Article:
I agree with the writer’s observation that the detrimental effects of “remote learning” on kids are real and are increasing as more time goes by. And she is also correct that they have been dismissed as of secondary importance. This was justified at the beginning of the pandemic when little was understood about how the virus is spread and how to protect against it – but that is no longer the case.
The problems the writer alludes to about timid nonproactive school administrations and union footdragging are not limited to OUESD. The irony is that many private schools are opened and successfully operating now. The difference? No ineffectual administrations and unions.
Parents need to makes their concerns heard loud and clear to school boards.
It’s a simple cost-benefit analysis. 10 weeks of in-person or hybrid instruction from wnd of spring break to end of school year. At what cost? Potential outbreaks, increased exposure, disruption to the kids who are now finally used to distance learning, disruption to the teachers just the same…. all so that parents can take a break from their kids and enjoy the free childcare they once enjoyed? This would be a much different scenario if we were talking about this in November. In-person instruction is clearly better – there’s no argument to that – but at what cost? There’s no way the district will return to fully in-classroom by the end of the school year. So your left, at best, with a hybrid model where your child goes in to a classroom for a handful of hours each week, with the same handful of kids. All that increased exposure for a moderate benefit, at best. Many teachers still can’t even get their 1st vaccine shots because of the shortages and logistical challenges in the area. Stop hiding behind the guise of “think about the children” and start thinking about the community as a whole.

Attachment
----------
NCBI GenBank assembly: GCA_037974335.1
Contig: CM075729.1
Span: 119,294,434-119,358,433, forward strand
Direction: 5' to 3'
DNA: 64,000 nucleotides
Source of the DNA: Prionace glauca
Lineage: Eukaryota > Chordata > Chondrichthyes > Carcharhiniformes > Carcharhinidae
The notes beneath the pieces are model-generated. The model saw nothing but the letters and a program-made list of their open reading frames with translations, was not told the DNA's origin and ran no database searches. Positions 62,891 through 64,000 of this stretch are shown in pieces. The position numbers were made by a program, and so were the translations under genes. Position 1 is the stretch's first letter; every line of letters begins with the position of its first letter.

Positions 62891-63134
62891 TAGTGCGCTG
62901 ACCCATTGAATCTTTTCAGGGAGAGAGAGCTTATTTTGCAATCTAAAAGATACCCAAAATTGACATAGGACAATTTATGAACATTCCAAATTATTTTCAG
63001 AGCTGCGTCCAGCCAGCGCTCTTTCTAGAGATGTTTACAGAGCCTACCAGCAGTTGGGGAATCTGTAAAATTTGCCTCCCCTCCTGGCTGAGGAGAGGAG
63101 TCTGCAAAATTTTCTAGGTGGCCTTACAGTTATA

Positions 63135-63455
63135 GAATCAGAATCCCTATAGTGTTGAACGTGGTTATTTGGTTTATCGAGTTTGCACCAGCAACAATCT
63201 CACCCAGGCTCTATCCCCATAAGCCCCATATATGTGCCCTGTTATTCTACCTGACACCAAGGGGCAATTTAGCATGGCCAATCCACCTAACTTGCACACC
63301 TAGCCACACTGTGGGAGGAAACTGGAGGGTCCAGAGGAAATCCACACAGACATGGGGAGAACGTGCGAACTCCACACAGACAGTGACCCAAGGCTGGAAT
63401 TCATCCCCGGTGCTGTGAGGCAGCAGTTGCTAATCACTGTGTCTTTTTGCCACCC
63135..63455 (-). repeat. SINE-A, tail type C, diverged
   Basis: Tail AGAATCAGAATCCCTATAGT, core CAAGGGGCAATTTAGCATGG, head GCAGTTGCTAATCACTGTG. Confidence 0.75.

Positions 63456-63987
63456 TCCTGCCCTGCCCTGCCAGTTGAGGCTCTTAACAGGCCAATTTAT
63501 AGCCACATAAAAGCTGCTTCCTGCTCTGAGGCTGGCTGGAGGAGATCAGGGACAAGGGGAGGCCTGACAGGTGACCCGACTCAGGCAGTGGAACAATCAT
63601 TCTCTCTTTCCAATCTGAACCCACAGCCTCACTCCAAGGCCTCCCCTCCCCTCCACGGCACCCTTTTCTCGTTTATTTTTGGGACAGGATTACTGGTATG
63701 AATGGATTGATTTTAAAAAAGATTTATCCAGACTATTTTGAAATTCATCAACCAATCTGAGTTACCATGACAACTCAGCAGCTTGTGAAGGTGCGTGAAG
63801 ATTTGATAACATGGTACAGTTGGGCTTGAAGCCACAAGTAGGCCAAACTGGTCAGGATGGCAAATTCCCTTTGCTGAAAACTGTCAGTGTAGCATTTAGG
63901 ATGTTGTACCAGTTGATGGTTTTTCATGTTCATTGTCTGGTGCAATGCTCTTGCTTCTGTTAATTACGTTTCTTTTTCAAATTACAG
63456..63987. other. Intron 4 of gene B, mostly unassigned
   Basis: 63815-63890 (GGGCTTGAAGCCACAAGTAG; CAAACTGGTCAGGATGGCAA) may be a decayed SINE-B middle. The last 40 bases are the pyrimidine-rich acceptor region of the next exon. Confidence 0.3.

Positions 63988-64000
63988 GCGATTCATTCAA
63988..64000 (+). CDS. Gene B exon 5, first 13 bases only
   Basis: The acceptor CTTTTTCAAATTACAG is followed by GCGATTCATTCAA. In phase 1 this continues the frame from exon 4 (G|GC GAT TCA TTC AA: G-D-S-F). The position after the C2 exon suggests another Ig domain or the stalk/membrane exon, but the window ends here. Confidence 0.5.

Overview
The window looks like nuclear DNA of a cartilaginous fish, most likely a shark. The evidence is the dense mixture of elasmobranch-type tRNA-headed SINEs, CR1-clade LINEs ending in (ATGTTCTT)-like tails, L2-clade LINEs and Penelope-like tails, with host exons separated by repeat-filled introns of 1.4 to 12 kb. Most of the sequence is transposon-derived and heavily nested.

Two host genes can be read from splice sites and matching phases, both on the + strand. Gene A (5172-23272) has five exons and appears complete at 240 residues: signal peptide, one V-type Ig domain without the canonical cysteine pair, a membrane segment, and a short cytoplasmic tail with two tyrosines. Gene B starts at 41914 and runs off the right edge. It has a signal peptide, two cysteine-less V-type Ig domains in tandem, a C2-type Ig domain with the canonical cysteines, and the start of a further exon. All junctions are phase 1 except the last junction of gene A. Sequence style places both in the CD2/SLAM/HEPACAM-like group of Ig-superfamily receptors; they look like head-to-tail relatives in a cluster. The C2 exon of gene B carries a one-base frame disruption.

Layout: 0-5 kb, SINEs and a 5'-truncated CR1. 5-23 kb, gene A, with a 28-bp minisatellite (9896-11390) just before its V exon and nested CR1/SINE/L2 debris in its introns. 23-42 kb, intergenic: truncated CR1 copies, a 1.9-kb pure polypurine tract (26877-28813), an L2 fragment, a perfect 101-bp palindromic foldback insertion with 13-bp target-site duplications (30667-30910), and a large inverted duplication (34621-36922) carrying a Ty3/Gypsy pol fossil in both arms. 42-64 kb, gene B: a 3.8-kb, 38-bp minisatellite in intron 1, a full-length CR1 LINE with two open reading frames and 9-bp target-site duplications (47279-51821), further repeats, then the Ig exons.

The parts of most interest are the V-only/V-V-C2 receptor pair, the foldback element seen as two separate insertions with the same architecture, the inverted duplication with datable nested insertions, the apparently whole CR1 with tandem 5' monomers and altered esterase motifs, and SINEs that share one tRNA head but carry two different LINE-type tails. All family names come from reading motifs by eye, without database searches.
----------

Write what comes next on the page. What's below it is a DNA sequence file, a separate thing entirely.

Even a return to a “hybrid” model is preferable to the status quo. If the school administrations were competent, they would have hybrid plans on the shelf by this time – ready to go. Your comments are a perfect illustration of the tendency to dismiss the detrimental effects of full time distance learning. And your assertion that it’s “all so that parents can take a break” is a false narrative.
Ah, Not-So-Logically MUST be a teacher.
This school board needs to resign immediately.
“kids’ right to an in-person instruction”
Can you cite your sources?
The poor teachers..fully paid during the pandemic..while hundreds of thousands of people are hungry and still jobless..we are should bow to the greatness of our public school teachers as our students test schools decrease and decrease..and American students fall out of the world in the top 25 in math and science…but # 1 in wokeness..and social justice
I wouldn’t leave my dog let alone my kid with Kim Beede and her “f you up” attitude. You can lead a whore to culture but you can’t make her think.
Superintendent Greg Hetrick should consider another line of work as well since he was “leading” the meeting.